Tag Archives | Chicago Opera Theater

Misunderstanding Opera at The Management Level

Osborne_OperaIn a recent online article at the wfmt radio website, I read this article ostensibly announcing the appointment of Ashley Magnus as the new General Director at Chicago Opera Theater.  COT is perhaps best known for the tenure of the brilliant general director, Brian Dickie, from 1999-2012.

At a time when my commercial company, Quill & Quaver Associates, in New York is undertaking a huge project in storyworld design for engaging audiences with Opera, I find aspects of Ms. Magnus’s sentiment in respect to the travails of Opera to wrankle, especially her expressed; and inaccurate, understanding of Opera historically as “The old school, ‘Gods and men’ – scale epic works” (sic.).

Maybe she has  been misquoted or something said taken out of context?  Who knows, but the current challenges around declining audience attendance for Opera has nothing whatsoever to do with the works that comprise the canon.  Moreover, does Ms. Magnus really think that “…love stories of human experiences that I have found in contemporary works” only exist in Contemporary Opera? Or, perhaps she doesn’t actually know the canon well enough? Continue Reading →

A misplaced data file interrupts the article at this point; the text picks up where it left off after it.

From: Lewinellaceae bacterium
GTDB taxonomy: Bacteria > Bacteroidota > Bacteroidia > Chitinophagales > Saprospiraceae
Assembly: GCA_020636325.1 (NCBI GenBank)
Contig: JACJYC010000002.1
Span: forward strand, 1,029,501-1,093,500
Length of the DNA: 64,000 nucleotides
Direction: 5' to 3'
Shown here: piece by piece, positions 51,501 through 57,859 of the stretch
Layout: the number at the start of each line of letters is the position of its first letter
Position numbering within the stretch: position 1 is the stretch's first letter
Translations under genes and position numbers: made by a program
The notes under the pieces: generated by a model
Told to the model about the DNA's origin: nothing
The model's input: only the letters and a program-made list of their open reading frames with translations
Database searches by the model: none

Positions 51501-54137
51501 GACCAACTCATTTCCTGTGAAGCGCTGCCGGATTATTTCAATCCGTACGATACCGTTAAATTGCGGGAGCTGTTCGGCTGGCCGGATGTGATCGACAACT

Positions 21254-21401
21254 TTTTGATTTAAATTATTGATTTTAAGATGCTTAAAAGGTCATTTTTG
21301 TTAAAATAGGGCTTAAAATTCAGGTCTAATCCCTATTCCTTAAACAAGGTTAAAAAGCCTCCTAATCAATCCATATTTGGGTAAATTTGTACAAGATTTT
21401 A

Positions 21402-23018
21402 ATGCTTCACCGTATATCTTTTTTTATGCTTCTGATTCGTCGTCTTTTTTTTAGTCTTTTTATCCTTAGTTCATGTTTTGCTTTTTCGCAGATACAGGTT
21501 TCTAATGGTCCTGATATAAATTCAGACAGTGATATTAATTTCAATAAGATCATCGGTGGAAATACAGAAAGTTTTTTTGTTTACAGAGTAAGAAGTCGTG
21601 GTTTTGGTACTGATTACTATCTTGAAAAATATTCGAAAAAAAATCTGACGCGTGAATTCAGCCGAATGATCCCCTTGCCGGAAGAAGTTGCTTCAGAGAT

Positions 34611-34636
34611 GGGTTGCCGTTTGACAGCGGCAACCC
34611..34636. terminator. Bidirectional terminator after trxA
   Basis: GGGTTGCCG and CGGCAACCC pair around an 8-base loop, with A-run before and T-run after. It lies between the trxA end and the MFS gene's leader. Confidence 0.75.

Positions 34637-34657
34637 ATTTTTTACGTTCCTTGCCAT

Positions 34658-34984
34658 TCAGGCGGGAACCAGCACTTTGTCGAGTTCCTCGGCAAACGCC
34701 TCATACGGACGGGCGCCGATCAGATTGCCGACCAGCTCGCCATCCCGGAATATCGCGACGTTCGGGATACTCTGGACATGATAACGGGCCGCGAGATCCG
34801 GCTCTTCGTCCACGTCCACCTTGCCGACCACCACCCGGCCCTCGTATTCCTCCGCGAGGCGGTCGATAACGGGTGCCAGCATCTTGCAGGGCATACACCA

The End of Season Opera Company Projections of Doom

Metropolitan_OperaI read an interesting approach to the annual “Let’s predict the death of Opera” reviews we get about this time each year.  This is a good piece of journalism by Weston Williams from The Christian Science Monitor.  You can read it here.

However, when you read visual sound-bytes contained therein from Peter Gelb, the Met’s general manager such as, “The struggle for opera has to do with the transition from an aging audience to a new one” (you think?) or, my absolute favourite, “This is a public art form … and as long as we have the public, the art form will survive and thrive,” (hmm?) says Gelb, you need to wonder whether there is any critical risk assessment going on inside that man’s head?

Notwithstanding, both he and Douglas Clayton, general director of Chicago Opera Theater (COT) concur that “… what is essential for any opera company, whether it’s small, medium, or large, is to find cultural relevance … and connections in the community to inspire audiences to want to participate.”

So the very simple question arises: why doesn’t the Met do exactly that? Continue Reading →